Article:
Each week during Women’s History Month, we honor and celebrate the women Veterans within our museum and volunteer staff ranks. Their countless contributions and selfless acts of service inspire us daily.

Meet

Kim Minor, U.S. Air Force Veteran and Volunteer at the National Veterans Memorial and Museum

Q: Where were you stationed, what was your job?

A: I was stationed at Rickenbacker Air National Guard Base in Columbus, Ohio from 1982-2008.  Throughout my career, I held several positions which included Chief of Military Equal Opportunity, Inspector General, Executive Officer, and Personnel Squadron Commander.

Q: What does service mean to you?

A: For me, service means giving of oneself for others and for our country. Service means fighting for our democracy, for our way of life, and for American Ideals. 

Q: What impact has service had on your life?

A: I was raised in a military family in a small Virginia town.  I knew from an early age that I wanted to serve in the military, but at the time military schools were not an option for girls.  As soon as I was old enough, I joined the Air National Guard.   Military training was a significant and emotional event for me.  Having grown up in small town, I was sheltered and influenced in many ways.  The military taught me about other cultures, races, and ethnicities.  It opened my eyes to my own biases and prejudices and made me face some hard truths about myself.  It taught me to take accountability for my words and actions.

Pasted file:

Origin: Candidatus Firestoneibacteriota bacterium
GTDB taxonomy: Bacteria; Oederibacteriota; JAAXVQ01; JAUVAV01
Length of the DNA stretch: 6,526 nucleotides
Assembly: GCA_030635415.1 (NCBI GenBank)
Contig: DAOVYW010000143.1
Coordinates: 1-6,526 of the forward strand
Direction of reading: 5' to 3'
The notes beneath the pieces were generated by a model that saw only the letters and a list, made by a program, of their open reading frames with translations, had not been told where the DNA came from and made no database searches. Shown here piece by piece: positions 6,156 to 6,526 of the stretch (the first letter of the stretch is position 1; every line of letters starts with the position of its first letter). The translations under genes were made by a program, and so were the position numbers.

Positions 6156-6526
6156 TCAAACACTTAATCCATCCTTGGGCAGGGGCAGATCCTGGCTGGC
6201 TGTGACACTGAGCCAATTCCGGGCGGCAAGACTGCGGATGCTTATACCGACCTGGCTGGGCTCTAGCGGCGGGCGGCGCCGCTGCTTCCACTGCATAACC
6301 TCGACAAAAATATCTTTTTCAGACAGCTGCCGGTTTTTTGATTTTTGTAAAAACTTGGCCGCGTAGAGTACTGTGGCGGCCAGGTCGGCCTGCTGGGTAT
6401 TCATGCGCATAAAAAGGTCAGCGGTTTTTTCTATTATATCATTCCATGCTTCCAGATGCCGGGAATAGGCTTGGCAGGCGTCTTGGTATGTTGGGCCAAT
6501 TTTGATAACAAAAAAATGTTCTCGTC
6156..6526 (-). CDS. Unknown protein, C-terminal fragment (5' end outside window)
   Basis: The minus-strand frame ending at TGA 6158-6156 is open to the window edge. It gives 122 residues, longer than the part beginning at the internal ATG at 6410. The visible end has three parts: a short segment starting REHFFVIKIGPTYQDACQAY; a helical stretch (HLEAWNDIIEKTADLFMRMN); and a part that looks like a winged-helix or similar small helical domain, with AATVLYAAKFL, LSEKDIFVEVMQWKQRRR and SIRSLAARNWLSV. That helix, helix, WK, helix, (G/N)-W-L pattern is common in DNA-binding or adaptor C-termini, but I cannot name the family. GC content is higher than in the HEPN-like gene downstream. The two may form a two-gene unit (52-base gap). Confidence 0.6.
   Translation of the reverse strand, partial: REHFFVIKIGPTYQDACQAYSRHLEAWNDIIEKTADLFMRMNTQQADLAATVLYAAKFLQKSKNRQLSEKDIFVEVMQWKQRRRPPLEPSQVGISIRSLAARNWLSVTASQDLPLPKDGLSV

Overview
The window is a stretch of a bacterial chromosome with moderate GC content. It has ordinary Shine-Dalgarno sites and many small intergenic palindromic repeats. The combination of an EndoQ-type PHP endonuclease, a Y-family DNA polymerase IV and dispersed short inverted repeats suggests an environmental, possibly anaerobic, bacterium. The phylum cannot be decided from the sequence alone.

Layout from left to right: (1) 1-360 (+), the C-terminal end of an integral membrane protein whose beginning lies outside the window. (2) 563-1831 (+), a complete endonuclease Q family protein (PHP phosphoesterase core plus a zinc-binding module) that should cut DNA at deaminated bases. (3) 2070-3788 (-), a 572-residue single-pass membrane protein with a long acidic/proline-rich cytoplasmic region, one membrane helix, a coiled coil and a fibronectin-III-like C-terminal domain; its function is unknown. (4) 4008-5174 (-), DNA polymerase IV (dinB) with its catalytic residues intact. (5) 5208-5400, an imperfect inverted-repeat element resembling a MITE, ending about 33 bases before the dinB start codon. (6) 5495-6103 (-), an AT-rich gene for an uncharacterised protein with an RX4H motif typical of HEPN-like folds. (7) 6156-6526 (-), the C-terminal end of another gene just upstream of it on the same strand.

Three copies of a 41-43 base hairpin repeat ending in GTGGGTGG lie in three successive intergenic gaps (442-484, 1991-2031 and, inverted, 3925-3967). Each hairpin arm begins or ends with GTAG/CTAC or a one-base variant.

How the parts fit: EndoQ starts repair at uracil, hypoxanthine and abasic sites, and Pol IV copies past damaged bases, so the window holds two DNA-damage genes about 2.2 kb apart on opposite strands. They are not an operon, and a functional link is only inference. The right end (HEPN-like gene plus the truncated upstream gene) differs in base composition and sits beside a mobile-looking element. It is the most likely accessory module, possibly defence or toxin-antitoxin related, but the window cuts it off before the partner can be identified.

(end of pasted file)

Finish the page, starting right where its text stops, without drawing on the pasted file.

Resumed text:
Service provides personal and professional opportunities to develop oneself and it has instilled in me the following values:

  • Accountability
  • Responsibility
  • Confidence
  • Commitment
  • Self-discipline
  • Self-respect
  • Pride

Q: What is your favorite exhibit inside the museum?

A: I have a couple! The first is the “Taking the Oath” alcove because it gives me an opportunity to share how impactful the oath is for individuals.  I also have an opportunity to share some of the differences between serving in the Air National Guard versus in the active duty Air Force because the ANG oath has the addition statements about the state and local governments. The other exhibit I really enjoy is the “Jobs” alcove because we talk about how any person can hold pretty much any job today. Women can fly and men can work as nurses!  It also shows extracurricular opportunities like being in the military band.

Q: What advice would you give to other women starting out in their military career?

A: My advice to women wanting a career in the military would be to “be true to yourself.” Be honest, humble, and truthful. Go for the job or position you’re most interested in. Work hard and be prepared. You can do anything, be anything, and the sky is the limit!

WED-SUN 10 A.M. - 5 P.M.
Tickets